In recognition of the unavailability of a PII product for privately practising midwives (PPMs) providing intrapartum midwifery services for birth at home, Health Ministers agreed to an exemption from this insurance requirement until December 2019.
Who is entitled to the exemption?
The exemption is not a separate category of registration. Any PPM who meets the requirements set out in section 284 of the 2010 National Law is covered by the exemption.
How do I apply for an excemption?
If you are a PPM, you do not need to apply for the exemption. It will automatically extend to any registered midwife providing intrapartum labour and birth care at home. However, there are a few things you must do if you want the exemption to apply to your practice.
What must I do if I want to provide intrapartum midwifery services at home?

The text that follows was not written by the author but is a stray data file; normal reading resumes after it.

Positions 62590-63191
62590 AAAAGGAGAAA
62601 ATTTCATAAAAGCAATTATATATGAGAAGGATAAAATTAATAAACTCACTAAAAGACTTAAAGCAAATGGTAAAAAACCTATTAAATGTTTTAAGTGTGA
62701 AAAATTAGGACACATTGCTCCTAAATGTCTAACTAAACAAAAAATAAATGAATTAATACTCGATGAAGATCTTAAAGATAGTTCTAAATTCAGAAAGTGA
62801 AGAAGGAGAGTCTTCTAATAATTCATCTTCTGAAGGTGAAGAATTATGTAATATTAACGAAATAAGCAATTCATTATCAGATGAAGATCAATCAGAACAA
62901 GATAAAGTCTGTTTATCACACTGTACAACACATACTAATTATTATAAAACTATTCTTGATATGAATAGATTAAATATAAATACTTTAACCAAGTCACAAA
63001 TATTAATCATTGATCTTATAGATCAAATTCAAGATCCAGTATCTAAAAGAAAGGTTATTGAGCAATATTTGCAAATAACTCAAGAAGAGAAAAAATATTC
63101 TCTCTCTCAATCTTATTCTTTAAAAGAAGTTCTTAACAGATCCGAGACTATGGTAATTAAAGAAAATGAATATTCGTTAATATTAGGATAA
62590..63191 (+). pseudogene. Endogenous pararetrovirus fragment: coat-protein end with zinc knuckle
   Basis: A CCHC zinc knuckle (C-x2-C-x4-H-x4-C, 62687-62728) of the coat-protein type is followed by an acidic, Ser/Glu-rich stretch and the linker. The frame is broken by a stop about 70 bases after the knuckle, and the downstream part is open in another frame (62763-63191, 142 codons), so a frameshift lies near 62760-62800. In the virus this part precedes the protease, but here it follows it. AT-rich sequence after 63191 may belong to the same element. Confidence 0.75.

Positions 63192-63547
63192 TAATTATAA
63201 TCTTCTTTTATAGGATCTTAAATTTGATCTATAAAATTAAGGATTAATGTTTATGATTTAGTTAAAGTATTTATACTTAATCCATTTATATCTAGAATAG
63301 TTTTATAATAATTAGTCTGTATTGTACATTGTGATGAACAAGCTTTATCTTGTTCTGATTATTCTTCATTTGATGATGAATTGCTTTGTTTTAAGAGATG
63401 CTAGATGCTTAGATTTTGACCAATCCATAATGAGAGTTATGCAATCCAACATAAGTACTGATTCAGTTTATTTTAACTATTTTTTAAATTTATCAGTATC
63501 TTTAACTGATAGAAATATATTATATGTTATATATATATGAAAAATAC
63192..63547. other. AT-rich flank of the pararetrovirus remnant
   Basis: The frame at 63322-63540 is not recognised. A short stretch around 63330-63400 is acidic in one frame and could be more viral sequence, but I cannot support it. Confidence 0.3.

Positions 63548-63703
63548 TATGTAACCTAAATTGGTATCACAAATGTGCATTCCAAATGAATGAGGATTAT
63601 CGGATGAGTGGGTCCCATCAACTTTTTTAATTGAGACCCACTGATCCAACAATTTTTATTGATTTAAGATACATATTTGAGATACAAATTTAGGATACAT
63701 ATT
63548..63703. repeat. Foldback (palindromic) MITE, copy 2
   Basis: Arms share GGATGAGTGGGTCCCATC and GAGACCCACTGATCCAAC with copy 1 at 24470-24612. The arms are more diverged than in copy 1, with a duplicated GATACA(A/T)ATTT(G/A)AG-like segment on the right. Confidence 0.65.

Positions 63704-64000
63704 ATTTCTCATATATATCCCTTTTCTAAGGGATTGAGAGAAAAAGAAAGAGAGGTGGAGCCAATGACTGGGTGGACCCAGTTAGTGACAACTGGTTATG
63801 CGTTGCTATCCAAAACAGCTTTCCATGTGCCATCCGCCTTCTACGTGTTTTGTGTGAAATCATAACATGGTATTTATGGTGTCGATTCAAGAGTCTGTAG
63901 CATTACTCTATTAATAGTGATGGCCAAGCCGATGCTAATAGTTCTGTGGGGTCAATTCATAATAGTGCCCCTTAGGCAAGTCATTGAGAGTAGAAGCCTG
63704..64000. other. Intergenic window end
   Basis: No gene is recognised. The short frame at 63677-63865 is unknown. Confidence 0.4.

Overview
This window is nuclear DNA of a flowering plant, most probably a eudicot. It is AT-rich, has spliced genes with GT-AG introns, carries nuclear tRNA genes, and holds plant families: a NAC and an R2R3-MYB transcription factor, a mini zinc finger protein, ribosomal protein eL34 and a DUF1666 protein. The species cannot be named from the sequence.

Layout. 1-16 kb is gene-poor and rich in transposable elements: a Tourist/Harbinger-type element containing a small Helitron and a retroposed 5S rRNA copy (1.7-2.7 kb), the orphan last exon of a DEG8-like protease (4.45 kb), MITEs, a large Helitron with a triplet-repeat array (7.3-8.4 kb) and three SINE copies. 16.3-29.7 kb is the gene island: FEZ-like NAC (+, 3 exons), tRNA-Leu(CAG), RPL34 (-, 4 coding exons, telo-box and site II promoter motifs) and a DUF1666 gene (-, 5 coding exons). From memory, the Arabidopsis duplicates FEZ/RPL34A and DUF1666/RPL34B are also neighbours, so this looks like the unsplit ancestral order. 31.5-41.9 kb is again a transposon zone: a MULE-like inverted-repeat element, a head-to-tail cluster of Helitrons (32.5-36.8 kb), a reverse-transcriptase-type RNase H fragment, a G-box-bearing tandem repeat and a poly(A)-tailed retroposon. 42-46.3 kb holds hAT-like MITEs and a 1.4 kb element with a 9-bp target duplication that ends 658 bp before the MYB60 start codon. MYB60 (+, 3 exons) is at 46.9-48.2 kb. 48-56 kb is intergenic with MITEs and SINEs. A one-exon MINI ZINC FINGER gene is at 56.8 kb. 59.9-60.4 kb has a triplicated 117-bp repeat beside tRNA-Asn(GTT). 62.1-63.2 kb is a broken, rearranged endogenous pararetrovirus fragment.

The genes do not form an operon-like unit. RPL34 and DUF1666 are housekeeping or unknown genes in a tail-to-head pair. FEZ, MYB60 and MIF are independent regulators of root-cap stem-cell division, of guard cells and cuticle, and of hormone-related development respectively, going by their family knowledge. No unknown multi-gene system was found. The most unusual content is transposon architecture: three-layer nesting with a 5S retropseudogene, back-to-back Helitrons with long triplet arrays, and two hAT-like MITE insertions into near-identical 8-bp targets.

Once you make the decision to provide intrapartum care to a woman planning a birth at home in your home state or territory without insurance, you will need to do three key things and have proof that these things are being done in case of audit by the NMBA
- Gain the informed consent of the woman identifying that she understands the midwife does not hold insurance for intrapartum midwifery care at home;
The National Law says "informed consent means written consent given by a woman after she has been given a written statement by a midwife that includes
a. a statement that appropriate professional indemnity insurance arrangements will not be in force in relation to the private midwife's practise of midwifery; and
b. any other information required by the National Board."
- Submit data about the woman's care to the midwife's relevant state/territory perinatal data agency, and
- Be able to demonstrate, if audited, that you are working in accordance with any safety and quality requirements as required by the Nursing and Midwifery Board. This includes the Safety and Quality Guidelines for Privately Practising Midwives.